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Houston drag queen story time organizers quit after death threats from Loving Christians™

Houston drag queen story time organizers quit after death threats from Loving Christians™
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The organizers of Houston’s Drag Queen Story Time project are calling it quits after intimidation and death threats by conservative Christians and nonstop harassment by a religious right leader. Earlier this year, an armed man burst into a Houston library and was arrested after he refused to leave.

Directors Trent Lira and Devin Will wrote a piece for Houstonian that describes the hell they’ve been going through since a local news report spotlighted the children’s reading initiative and why they’ve decided to “step aside.”

“The segment coincided with a City Council meeting at which at-large member Michael Kubosh condemned our program,” the two wrote. “We got our first protesters that same month, July 2018. Texans Against Transgender Tyranny, they were called.”

“They were peaceful and civil. No one inside the Freed-Montrose Library knew there were protesters outside until a patron came in and told us. It continued like this through August and September. It disturbed us, but what could we say? They were standing outside and politely informing the public that there were drag queens in there reading to children. It was their right. It was not a threat.”

Related: Protesting drag queens has become the new religious right merit badge

Lira and Will also specifically finger far right anti-LGBTQ activist Tex Christopher for a campaign of intimidation and legal threats aimed at the library. Christopher’s Campaign for Houston PAC filed a lawsuit seeking an injunction to prevent the event from happening, claiming it violated the freedom of religion clause in the constitution.

A federal judge laughed the lawsuit out of court, writing simply, “There is no basis to support the requested relief. The application is denied.”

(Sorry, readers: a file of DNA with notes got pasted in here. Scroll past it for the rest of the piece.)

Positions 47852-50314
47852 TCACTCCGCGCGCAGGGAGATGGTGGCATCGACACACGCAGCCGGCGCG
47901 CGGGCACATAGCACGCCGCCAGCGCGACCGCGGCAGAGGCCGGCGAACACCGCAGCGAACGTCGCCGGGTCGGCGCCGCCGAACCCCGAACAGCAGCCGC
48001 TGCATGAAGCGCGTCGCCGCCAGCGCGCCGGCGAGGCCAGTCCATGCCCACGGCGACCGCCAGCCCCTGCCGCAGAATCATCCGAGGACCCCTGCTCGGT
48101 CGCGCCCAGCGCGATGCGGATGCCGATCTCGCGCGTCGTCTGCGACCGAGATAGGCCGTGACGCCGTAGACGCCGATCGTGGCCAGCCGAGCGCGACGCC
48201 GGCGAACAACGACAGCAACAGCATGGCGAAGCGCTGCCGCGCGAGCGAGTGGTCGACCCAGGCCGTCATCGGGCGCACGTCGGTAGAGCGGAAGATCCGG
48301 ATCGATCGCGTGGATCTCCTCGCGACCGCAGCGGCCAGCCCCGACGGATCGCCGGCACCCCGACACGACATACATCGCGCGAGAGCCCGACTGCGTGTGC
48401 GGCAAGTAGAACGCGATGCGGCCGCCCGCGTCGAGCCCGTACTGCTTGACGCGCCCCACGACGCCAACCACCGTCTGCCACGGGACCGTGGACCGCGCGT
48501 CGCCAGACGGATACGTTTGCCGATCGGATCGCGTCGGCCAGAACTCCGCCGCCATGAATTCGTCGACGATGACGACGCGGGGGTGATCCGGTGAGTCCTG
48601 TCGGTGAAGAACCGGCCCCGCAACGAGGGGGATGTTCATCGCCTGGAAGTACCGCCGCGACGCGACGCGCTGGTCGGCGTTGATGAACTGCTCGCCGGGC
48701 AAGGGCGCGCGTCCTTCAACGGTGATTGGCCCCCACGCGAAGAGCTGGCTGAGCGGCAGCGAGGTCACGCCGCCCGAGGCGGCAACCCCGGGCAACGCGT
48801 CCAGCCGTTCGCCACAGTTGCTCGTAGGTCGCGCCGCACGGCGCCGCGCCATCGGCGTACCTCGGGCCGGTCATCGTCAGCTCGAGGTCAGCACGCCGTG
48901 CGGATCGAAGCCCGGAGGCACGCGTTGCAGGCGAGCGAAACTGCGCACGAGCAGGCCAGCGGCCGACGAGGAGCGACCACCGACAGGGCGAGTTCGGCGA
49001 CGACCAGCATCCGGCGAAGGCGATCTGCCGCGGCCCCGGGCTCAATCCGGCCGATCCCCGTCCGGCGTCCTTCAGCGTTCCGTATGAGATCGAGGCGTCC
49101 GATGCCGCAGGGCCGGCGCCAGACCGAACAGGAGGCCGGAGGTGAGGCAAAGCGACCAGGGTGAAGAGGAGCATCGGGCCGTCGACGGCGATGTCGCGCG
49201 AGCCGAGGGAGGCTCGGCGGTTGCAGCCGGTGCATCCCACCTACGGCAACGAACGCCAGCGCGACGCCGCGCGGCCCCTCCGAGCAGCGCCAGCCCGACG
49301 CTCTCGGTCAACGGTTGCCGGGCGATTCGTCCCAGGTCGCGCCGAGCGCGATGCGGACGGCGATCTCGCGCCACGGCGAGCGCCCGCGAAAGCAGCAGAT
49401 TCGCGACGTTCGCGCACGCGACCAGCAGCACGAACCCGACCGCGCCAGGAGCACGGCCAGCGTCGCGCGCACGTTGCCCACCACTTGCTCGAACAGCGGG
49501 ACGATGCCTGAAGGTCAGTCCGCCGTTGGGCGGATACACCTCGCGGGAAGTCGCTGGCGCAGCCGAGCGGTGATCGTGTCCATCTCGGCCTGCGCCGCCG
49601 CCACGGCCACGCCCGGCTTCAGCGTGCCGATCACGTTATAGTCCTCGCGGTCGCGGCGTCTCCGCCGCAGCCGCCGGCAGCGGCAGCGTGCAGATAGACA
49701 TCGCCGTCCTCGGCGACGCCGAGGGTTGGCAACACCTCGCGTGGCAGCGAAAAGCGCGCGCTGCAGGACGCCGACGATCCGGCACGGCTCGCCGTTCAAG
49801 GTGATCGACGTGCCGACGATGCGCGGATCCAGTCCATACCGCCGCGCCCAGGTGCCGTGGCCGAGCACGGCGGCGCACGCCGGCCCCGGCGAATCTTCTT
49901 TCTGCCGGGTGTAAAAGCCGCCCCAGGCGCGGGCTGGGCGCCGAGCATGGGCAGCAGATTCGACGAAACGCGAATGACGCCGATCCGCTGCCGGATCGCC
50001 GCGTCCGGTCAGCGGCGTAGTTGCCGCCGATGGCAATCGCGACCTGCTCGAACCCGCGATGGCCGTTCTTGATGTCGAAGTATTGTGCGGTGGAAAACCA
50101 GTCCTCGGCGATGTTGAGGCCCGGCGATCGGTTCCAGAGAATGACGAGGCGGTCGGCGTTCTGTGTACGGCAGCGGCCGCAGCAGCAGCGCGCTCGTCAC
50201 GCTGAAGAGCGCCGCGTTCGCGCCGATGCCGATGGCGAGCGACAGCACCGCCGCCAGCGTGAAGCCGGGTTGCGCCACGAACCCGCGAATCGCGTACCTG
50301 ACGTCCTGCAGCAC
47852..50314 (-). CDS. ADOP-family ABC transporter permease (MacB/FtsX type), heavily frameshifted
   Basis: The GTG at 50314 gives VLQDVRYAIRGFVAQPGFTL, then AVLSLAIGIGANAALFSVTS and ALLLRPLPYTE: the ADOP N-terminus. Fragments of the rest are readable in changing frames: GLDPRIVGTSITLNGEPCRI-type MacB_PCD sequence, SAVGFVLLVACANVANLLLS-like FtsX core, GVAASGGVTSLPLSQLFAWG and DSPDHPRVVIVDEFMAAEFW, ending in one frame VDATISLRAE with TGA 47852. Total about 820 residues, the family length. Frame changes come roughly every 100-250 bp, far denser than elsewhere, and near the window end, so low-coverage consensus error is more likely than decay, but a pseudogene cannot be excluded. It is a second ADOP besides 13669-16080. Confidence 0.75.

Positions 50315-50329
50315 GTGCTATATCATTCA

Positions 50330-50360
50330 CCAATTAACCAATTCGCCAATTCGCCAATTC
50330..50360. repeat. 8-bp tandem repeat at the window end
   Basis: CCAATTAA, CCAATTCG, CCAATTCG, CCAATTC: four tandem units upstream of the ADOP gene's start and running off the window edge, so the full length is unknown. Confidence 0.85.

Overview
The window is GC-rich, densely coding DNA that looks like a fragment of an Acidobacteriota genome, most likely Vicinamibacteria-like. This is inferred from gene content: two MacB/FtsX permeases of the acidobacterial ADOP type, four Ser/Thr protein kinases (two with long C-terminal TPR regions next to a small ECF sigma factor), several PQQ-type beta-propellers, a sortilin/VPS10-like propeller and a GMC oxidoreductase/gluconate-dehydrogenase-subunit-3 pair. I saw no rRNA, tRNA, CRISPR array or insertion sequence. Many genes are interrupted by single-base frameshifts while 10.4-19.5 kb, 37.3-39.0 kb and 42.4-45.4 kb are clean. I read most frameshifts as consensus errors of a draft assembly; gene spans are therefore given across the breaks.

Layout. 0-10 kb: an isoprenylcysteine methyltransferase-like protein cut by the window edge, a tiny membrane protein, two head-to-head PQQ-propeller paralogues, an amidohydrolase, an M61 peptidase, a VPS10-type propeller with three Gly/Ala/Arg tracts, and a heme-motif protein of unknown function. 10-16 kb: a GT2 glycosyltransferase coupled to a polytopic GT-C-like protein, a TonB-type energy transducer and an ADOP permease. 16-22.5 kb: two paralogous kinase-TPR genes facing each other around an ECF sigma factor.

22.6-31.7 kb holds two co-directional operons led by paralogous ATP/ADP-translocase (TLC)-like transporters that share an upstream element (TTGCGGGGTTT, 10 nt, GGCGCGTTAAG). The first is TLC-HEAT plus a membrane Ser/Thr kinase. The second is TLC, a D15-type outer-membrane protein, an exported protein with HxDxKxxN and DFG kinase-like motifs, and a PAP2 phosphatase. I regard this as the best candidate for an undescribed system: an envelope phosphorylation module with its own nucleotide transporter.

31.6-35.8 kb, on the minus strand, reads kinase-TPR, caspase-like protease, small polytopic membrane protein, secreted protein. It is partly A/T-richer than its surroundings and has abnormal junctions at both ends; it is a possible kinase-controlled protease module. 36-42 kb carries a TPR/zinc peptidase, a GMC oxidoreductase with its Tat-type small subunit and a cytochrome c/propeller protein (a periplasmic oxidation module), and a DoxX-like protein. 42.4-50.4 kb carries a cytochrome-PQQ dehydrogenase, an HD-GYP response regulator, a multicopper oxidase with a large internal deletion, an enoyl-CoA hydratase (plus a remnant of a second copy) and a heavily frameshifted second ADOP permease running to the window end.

“Well, the lawsuit I can tell you, is frivolous and without merit. That’s number 1,” Mayor Sylvester Turner told reporters at the time. Turner’s casual dismissal further infuriated Christopher who vowed to spend up to $500,000 on political ads centered on the library’s story hour. The PAC quickly started airing TV ads and mailing postcards aimed at Democrats with juxtaposed images of drag queens and crying children.

“The lawsuit was thrown out in January of this year, but the controversy has remained,” Lira and Will write. “Protesters and counter-protesters continued to show up in great numbers. Tex Christopher continued to come to nearly every story time, watching from inside the room and waiting for any opportunity to prove what we were doing was vile. We cannot explain how it feels to put on a show while trying to avoid the stare of someone you know hates you.”

The Campaign for Houston PAC is the group that helped successfully overturn the trans-inclusive Houston Equal Rights Ordinance in 2015.

After James “Doc” Greene Sr., an unhinged Trump supporter, was disarmed and arrested for refusing to leave the library, the two say library staff and parents grew fearful.

“The patrons of the story time began to express concerns about safety, and the staff of the Freed-Montrose Library were threatened to such a degree that some were reassigned to different branches.”

While the drag queens who read books to children had to apply as volunteers and undergo background checks, one of the first queens to participate wasn’t properly vetted and had been arrested a decade ago for sexually assaulting a minor.

“We didn’t know about the conviction prior to last week, but it would have come up if a background check had been conducted. It was a systematic mistake,” Lira and Will write.

“Everyone who has performed since October—including ourselves—has undergone a background check and has clean records. It is frustrating that the past conviction of a single performer now undermines the efforts of three dozen other drag kings and queens who have delighted parents and children alike with songs, costumes, and most importantly, stories.”

The performer’s undisclosed conviction only made life more difficult for the organizers and other performers. The two say the library system is still supportive of the event, but they “believe it is time to step away and not continue with the program in March or for the foreseeable future.”

“What started as a fun community event shared between us, a couple of drag queens and kings, and a few families has become a national controversy. People are being threatened. People are being hurt. We believe in what we’re doing, but we don’t believe in putting our friends, our families, or our children in danger,” they wrote.

“That is why we are choosing to step away, to protect the lives and the livelihoods of the people we love. We want to serve the LGBT+ community, and we will. We will just have to do it another way.”

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